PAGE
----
That's perfectly fine. Nobody's judging you. Most of your neighbours send their kids to these wretched hives of scum and villainy, too.

But if you're going to avail yourself of this building full of trained professionals who are going to take responsibility for educating your children, you have to accept that you no longer have exclusive control and pre-approval of every single fact that they're exposed to. In choosing to use the public education system, you forfeited that right. They're going to hear things from the teacher that they've never heard from you. They're going to hear things from their fellow students that they've never heard from you.

Do you still have a say? SURE you do. You get to elect a school board. You get to elect an MLA. You get to attend parent council meetings, and meetings with the teacher, and you can call the principal and storm into her office any time you like to rail against your kids learning about Islam or the metric system or being told that the world is over a billion years old. You have a say.

But what you DON'T have is control.

And if you WANT control, you have only one choice:

Pull your kids out of school.

Pull them out, and those lazy socialist teachers and their propagandist curriculum cooked up around Notley's kitchen table while they were reading the Communist Manifesto won't be your problem.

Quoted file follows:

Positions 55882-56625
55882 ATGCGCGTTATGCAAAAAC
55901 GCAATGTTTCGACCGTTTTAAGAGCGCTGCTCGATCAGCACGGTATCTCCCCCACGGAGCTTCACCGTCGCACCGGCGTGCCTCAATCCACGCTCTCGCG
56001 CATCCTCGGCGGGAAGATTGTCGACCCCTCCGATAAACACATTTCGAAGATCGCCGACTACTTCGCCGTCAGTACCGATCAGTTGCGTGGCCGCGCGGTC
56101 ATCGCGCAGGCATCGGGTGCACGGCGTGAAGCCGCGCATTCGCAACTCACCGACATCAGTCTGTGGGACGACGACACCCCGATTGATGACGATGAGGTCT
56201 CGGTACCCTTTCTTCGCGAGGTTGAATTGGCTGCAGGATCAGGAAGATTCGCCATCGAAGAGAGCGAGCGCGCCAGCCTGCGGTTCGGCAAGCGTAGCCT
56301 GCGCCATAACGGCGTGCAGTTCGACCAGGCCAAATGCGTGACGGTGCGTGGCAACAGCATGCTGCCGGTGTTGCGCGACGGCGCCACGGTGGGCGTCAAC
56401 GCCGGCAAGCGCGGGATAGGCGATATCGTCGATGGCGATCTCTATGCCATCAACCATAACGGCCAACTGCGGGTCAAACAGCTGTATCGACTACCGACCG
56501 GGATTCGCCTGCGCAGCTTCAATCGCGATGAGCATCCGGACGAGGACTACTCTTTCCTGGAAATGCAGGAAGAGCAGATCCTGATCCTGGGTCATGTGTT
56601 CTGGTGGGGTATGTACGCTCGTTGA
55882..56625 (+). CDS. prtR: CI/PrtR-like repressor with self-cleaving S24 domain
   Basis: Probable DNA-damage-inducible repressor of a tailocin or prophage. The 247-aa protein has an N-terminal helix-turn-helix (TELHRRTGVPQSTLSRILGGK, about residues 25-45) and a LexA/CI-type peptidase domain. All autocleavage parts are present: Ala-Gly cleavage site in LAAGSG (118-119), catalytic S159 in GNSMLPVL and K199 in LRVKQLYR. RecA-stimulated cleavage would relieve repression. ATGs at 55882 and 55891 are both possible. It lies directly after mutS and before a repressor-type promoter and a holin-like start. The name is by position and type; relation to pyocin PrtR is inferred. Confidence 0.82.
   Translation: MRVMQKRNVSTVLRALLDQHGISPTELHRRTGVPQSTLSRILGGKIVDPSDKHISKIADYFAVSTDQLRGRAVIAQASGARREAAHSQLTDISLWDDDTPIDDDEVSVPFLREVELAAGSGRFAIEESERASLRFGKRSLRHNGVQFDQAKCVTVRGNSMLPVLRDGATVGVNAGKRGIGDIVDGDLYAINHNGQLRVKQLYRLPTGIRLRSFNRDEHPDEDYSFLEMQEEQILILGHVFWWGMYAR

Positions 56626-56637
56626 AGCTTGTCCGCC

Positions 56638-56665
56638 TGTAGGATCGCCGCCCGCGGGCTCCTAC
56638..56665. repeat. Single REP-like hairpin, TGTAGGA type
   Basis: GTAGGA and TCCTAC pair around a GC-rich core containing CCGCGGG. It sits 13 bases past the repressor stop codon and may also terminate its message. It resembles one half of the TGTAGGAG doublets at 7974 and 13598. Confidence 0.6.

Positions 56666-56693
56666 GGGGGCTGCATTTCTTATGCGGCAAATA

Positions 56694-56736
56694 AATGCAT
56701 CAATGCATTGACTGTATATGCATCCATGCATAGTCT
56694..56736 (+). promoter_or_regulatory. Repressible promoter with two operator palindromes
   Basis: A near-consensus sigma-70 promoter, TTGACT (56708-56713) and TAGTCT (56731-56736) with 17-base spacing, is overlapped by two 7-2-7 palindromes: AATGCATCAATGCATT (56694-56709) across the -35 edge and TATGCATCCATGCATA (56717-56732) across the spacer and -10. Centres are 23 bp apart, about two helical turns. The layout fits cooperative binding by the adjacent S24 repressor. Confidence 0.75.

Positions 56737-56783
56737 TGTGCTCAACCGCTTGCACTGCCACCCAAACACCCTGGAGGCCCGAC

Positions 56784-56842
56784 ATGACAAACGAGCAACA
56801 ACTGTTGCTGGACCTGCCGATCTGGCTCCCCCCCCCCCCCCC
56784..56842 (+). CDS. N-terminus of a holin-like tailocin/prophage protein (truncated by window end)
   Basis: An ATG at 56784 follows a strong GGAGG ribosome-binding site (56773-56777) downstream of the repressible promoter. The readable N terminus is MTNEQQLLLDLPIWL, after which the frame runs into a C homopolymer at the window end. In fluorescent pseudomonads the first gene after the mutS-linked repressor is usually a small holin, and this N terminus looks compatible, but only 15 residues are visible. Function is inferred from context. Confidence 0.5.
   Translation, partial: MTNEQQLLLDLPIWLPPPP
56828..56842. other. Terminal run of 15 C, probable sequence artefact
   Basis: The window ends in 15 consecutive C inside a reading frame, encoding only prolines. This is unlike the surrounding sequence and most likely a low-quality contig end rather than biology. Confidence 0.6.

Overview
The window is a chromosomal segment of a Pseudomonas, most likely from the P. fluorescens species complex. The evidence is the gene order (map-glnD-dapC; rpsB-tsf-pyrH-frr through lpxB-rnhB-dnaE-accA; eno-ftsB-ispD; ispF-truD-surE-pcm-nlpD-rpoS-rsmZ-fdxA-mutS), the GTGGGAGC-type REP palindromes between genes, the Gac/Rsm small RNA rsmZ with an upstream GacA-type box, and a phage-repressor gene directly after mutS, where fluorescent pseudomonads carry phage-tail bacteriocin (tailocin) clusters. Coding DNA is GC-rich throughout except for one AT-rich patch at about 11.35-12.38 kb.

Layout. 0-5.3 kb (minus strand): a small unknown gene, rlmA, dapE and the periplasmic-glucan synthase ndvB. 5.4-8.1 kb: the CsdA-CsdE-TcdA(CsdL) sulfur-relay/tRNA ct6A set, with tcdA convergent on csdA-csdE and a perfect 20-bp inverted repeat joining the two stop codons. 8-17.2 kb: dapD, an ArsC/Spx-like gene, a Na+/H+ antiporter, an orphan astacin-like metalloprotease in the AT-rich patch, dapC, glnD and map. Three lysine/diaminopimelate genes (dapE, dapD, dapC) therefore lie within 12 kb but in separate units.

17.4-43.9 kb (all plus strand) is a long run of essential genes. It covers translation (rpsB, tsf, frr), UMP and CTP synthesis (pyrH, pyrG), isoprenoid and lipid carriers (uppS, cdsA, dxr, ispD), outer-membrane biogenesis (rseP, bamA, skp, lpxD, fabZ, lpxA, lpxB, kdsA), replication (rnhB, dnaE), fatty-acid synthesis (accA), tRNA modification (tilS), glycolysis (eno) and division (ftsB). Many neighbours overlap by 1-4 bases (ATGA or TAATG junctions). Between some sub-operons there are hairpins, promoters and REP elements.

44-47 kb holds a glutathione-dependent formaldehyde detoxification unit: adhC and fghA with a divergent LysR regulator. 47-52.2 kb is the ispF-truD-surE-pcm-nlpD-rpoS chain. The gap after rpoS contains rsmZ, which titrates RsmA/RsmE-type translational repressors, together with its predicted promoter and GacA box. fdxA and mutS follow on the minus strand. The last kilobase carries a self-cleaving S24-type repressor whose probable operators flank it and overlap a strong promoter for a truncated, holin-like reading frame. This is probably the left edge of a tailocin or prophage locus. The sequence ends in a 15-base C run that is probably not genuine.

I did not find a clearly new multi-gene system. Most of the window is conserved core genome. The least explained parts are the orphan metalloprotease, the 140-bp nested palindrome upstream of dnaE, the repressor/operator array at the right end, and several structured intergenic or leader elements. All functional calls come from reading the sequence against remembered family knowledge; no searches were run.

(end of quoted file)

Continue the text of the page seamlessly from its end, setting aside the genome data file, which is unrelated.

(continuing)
But if you're going to use the public system, you have to accept that your opinion doesn't make something true, or factual. Your kids are going to be exposed to information you don't agree with. You don't have control.

Yes, I know you pay taxes. I know that your money goes into running those schools, and paying those teachers, and as a taxpayer you have a right to value for your money.

But I'll tell you what: Start the car right now, go downtown, and drive the wrong way up a one-way street. Swerve around a lot. Wave a bottle of whisky out the window. When the nice police officer stops you for a chat, tell him that you pay taxes, your money goes into paving that road and paying his salary, and as a taxpayer you demand that he just let you go on your merry way.